Sam Sova is director of global social media and web content at Johnson Controls, a 130-year-old company that provides electronic controls, power systems, interior components and other services for automotive, facilities management and enterprise companies.
In his role, Mr. Sova leads the company's social media and content strategy, and also heads up a center of excellence for social media and web content strategy and governance.
In the following interview, he talks about how a traditional b-to-b company is embracing new technologies like social and mobile to meet changing buyer behaviors.
Advertising Age: What are the challenges in getting an established industrial company to start embracing social media and other new technologies?
Mr. Sova: There are really three things. The first is understanding that social and digital are more than just selling. If you think about the marketing funnel, [social] is more at the top of the funnel and even after-the-sale customer service.
The second thing is that social is not just a means of syndicating news. We are really positioning it as how we get our story across, and news is part of that, but it's not the only means of using the channel, and that's one of the challenges in the past that we've had.
Third, and this is probably the most important -- we have to think about these channels as anytime, anywhere. For some reason, there's been this notion that just because you're a b-to-b company, you don't have to have a good mobile experience and think about how your content is consumed on mobile. This is definitely a challenge we've addressed and now we're starting to go down the path of correcting, because we know our audiences are looking for us on these channels.
Ad Age: How have the buying habits of your b-to-b target audience changed?
Mr. Sova: In general, we're seeing more buying by committee. There is no longer just one or two people that we're trying to target to get the sale. It's a longer process before we're even contacted as a supplier. And there are more people involved, from even junior level to the senior level. So we have a big opportunity in the early stages of the funnel to hit these audiences. It's also a challenge, too, because you have to make sure you get a consistent message across.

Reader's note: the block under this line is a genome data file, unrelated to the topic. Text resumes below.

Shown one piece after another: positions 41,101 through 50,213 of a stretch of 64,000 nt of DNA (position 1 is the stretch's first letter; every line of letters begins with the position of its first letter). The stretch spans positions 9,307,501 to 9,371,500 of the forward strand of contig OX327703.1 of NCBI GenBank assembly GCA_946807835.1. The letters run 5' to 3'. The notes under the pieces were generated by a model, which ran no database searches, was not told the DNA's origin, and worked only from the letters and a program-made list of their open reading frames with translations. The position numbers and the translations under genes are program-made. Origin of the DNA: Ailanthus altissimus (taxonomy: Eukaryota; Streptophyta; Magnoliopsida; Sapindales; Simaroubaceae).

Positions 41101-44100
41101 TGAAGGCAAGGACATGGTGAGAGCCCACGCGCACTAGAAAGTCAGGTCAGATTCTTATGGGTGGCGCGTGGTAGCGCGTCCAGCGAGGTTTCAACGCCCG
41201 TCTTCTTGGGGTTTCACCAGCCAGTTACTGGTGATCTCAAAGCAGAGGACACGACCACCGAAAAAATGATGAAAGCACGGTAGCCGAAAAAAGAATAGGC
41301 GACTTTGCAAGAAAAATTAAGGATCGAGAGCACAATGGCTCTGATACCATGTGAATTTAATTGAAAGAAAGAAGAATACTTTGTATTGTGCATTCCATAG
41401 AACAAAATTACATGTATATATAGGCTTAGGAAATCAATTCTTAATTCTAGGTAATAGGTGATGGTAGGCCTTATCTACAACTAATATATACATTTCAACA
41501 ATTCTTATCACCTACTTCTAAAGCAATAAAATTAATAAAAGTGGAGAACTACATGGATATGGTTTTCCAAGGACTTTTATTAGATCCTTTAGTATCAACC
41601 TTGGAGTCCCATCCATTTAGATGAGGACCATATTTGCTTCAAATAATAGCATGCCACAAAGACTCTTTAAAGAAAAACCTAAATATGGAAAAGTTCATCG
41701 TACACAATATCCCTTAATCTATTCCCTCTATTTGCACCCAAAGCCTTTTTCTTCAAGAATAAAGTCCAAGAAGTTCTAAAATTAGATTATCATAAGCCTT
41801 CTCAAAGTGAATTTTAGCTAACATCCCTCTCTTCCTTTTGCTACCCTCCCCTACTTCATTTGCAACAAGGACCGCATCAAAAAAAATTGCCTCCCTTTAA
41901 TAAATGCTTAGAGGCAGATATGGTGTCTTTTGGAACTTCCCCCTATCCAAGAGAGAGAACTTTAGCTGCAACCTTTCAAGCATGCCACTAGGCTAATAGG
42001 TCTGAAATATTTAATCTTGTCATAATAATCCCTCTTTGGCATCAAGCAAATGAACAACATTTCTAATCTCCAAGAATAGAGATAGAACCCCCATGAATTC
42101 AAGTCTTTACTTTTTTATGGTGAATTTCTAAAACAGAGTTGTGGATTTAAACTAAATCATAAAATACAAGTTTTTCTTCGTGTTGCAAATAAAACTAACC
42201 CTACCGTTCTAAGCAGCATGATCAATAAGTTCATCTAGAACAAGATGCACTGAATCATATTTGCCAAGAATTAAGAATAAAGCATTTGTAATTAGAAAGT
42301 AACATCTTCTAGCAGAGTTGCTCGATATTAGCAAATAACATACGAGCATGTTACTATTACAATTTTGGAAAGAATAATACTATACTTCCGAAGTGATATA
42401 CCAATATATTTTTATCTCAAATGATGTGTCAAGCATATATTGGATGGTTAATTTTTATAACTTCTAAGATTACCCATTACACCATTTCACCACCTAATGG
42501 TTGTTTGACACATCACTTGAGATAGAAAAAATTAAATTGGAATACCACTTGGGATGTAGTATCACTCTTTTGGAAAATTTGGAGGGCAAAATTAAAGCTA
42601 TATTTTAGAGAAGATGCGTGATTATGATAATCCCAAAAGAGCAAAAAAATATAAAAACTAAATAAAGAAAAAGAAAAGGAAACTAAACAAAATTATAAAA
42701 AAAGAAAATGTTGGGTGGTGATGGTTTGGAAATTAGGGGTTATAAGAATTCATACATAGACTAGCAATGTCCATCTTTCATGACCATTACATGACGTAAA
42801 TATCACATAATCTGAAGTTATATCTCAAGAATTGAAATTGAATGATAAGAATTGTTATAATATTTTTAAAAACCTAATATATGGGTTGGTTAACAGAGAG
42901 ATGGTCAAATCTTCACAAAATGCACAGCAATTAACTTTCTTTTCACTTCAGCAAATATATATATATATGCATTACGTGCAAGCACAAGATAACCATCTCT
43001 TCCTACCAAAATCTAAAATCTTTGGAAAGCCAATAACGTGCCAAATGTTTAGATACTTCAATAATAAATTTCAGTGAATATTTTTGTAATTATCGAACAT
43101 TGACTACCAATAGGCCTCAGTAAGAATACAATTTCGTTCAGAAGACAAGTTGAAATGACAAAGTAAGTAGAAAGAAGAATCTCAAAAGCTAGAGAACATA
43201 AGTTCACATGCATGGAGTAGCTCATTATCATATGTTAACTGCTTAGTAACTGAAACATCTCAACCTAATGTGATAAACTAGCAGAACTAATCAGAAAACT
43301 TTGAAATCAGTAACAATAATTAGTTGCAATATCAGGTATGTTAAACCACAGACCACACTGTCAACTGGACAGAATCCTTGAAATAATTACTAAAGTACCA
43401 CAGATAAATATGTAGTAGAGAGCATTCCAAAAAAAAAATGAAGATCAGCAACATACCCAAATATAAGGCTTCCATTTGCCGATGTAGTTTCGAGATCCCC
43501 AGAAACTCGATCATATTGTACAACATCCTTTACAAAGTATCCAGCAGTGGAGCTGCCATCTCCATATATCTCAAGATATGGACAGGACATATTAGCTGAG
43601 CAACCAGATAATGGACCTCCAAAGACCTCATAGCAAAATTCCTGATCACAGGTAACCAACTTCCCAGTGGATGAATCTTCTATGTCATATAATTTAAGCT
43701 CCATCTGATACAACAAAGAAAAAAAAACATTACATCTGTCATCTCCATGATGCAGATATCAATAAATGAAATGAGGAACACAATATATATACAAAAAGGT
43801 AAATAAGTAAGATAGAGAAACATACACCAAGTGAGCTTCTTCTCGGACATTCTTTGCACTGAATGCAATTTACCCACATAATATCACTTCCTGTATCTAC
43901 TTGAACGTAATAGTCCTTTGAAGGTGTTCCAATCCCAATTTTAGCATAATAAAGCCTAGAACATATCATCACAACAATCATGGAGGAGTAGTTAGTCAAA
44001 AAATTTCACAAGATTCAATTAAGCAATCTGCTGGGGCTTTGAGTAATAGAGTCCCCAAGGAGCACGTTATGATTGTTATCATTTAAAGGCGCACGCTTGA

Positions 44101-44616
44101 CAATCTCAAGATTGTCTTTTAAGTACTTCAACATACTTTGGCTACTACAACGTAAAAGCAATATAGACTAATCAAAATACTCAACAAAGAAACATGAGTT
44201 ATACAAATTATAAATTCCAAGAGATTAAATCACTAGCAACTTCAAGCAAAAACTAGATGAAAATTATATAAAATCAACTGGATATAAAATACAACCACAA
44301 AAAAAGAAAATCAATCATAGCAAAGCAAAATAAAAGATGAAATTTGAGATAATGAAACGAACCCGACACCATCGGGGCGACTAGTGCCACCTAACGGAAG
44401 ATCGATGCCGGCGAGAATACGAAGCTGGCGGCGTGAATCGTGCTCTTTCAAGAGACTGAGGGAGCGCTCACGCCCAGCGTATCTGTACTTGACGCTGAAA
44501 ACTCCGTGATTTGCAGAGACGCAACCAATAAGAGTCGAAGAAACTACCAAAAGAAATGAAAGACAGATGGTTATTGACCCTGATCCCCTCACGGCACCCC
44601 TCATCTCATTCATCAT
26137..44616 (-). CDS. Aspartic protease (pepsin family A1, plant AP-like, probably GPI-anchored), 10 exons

The second thing is not thinking that our b-to-b audiences, when they go to work, are just going to access whatever we do on a desktop. So one of the things that we're really thinking about is a mobile-first approach for our website. We're going through a major project right now that will be launched later this year, and the first thing we're thinking about is, 'What does this content look like on a phone?' rather than, 'What does it look like on a desktop.' This is the way that I think b-to-b is starting to shift. We can't think that people are just accessing our stuff on a desktop.
Ad Age: How are you using social, mobile and other digital content?
Mr. Sova: With social, the channels that we're on right now from an enterprise perspective are LinkedIn, Facebook, Twitter, YouTube, and Weibo and WeChat
With the social content we're creating, we're trying to be more visual. We are seeing the shift in social to being more image-intensive. So we have purchased some software and technology that make it really easy for our teams around the globe to get images from the field or from our library.
One of the most interesting things we're doing around content to tell our story is a series of videos that we've been doing for the last year or so on 'A Day in the Life.' We have about 10 videos, which are documentary-style videos of our employees around the world -- it's a great way to humanize our brand and be authentic. We also have a deep focus this year on empowering our executives and teaching them how to use social channels like Twitter.
Ad Age: What kind of results are you seeing from these digital programs?
Mr. Sova: From a content creation standpoint, we have seen over 20% increase in content creation this year. We are also exceeding internal benchmarks for web and social content.
For example, at the Detroit Auto Show in January, we focused on targeting content on Twitter specifically around three key messages. We had a 10% overall share-of-voice for autonomous driving at the entire show; we had 23% of the overall conversation around the Ford F150; and we had 29% [share-of-voice] in the automotive seating discussion. So there were a lot of great results, being a supplier, where a lot of the conversation includes the big auto makers.